fruits, grains, nuts, acorns, snails, mussels, small birds, eggs, rabbits, mice, toads, crayfish, snakes, lizards, salamanders, rats, grasshoppers, cutworms
Blueberries, strawberries, apricots or other “wild” fruits normally found in your neck of the woods or just about any kind of fruit imaginable is good for your bird. Full of taste and various vitamins, fruit is a wonderful source of nutrients and is a favorite among the vast majority of birds.
Crows scavenge a wide variety of nuts during their daily routine, primarily pine nuts, walnuts, acorns and chestnuts. They also have a sweet tooth for unsalted, shelled peanuts.
Not the kind of commodity you can find in your local grocery, but check your local fish bait or reptile supply for non-toxic snails and your crow will thank you.
Raw egg yolks, whole eggs or hard-boiled eggs are a favored treat high in needed protein. Organic eggs are best.
5. Worms and Grubs
Another natural favorite, worms and grubs can be bought from most fish bait shops or reptile supplies. Try putting them inside a toy the crow can get into with a tool or its beak to give your bird a little extra entertainment.
6. Whole Grain Bread or Pasta
No matter whether it’s cooked or uncooked, birds love pasta. The good thing is, it’s full of energy-enhancing carbohydrates! Try boiling some bowtie pasta with vegetables and serving it to your bird when cool. If your pet prefers his pasta crunchy, fill a few raw macaroni noodles with peanut butter for a fun and tasty snack.
Whole grain breads taste great, and are a wonderful source of fiber. Try offering your pet small bites of nutty breads as a treat for good behavior. Be careful not to confuse this with white bread, which is nothing but empty calories and sugar that can gum up their little bellies.
Believe it or not, manybirds enjoy snacking on popcorn! You can serve your bird either popped or unpopped kernels. If you choose to serve the popcorn unpopped, boil the kernels for a bit in plain water to soften the tough hulls. If you desire, you can pop the kernels for your bird using a very light amount of pure vegetable oil. Be sure to never give your bird microwave popcorn. These varieties are extremely high in fat and salt, which can be harmful to a bird’s health.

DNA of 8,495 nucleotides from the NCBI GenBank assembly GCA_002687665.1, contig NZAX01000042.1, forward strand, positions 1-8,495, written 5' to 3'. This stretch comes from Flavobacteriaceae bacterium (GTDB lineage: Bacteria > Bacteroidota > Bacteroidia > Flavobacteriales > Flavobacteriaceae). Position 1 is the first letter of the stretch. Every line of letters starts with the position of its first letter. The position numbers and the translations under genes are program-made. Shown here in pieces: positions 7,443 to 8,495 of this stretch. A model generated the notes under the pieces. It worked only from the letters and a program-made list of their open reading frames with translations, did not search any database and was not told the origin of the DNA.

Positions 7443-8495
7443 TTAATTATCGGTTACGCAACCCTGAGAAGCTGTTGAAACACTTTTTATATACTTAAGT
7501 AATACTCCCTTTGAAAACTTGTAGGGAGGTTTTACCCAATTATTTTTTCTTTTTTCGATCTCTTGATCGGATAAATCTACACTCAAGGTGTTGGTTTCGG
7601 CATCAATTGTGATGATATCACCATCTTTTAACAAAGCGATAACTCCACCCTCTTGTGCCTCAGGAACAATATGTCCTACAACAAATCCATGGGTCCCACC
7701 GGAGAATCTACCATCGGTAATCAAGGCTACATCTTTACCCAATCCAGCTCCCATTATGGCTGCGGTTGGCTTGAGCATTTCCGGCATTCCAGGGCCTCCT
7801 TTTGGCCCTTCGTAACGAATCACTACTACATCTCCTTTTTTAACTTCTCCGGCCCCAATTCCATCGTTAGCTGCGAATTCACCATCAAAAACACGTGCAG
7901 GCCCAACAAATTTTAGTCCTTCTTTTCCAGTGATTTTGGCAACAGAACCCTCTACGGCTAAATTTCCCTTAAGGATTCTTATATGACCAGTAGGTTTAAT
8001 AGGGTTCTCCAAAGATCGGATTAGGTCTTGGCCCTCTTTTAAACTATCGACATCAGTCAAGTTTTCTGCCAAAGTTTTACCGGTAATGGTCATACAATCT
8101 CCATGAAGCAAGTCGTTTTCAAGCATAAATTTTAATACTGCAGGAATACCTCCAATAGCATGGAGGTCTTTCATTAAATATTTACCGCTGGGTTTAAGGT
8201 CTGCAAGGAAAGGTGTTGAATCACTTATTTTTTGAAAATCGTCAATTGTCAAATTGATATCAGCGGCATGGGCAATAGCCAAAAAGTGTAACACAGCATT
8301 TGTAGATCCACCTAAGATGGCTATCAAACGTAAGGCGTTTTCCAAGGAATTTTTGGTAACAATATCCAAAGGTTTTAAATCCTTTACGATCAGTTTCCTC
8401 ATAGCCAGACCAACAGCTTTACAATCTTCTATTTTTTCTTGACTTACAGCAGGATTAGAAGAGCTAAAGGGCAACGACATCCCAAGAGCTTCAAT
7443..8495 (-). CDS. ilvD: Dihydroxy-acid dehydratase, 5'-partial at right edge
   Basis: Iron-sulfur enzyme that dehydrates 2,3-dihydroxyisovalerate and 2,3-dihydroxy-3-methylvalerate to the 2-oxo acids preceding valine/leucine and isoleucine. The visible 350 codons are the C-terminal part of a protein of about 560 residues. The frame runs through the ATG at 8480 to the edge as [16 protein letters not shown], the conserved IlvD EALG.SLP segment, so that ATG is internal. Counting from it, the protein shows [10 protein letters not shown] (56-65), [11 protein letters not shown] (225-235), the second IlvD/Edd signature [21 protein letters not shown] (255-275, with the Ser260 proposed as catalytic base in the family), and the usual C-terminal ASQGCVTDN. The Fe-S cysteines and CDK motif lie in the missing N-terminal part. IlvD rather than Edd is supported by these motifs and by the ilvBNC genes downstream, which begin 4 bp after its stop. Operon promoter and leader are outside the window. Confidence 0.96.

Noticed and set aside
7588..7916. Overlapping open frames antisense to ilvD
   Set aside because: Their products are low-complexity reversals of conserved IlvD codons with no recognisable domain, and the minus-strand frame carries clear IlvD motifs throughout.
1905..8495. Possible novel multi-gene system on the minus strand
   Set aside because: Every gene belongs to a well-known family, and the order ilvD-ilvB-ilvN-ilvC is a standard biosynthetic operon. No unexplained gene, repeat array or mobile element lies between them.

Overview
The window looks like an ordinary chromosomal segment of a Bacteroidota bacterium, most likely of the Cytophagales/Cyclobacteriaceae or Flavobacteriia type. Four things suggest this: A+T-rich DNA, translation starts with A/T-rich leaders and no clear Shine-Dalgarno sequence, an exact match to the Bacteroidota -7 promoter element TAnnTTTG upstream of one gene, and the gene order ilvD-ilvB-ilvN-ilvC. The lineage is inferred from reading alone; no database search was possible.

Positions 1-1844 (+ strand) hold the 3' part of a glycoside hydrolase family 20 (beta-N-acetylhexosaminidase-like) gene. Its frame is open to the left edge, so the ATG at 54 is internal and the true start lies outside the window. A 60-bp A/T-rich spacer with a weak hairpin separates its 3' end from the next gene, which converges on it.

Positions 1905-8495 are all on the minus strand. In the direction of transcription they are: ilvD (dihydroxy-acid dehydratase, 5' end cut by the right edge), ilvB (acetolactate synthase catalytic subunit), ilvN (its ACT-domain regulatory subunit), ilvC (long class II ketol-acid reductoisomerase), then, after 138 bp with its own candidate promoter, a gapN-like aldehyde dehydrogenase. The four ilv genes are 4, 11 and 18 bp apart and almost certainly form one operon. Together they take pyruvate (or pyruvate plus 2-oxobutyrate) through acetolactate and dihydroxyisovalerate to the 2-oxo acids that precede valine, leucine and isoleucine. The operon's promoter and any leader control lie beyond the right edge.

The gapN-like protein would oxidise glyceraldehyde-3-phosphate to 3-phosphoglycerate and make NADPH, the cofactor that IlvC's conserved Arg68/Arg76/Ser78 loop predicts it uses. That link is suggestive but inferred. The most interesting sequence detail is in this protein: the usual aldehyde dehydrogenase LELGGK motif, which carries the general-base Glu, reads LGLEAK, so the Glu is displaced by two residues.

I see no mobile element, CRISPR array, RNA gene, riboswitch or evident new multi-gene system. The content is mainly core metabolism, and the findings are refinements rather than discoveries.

8. Raw grains
Grain farmers often complain when flocks of wild birds descend on their crops to feast. A hungry group of birds can strip a field of grain in no time — because grains are nutritious, and very good for them! Whole grains are another good source of vital protein, not to mention beneficial carbohydrates. Most pet supply stores that carry quality bird feed will have a good balance of grains and seeds.
9. Low Phosphorous Cat Food
If you’re in a pinch, a crow will usually find cat food palatable, but you need to take care that it is quality food with low phosphates, as most brands contain a lot of filler and additives that are not good for your bird (or your cat, for that matter). The label will usually tell you, or look for the variety advertising renal health and a good PH balance.
Although many humans have trouble eating spicy peppers, birds can definitely take the heat. It seems that our avian friends lack the taste receptors that pick up on a pepper’s stinging bite, which makes them a favorite of birds around the world. Try giving your pet a nice fresh chile or banana pepper and watch him chomp through it to get to the meat and seeds inside. You may find out that you have quite a hot little tamale on your hands!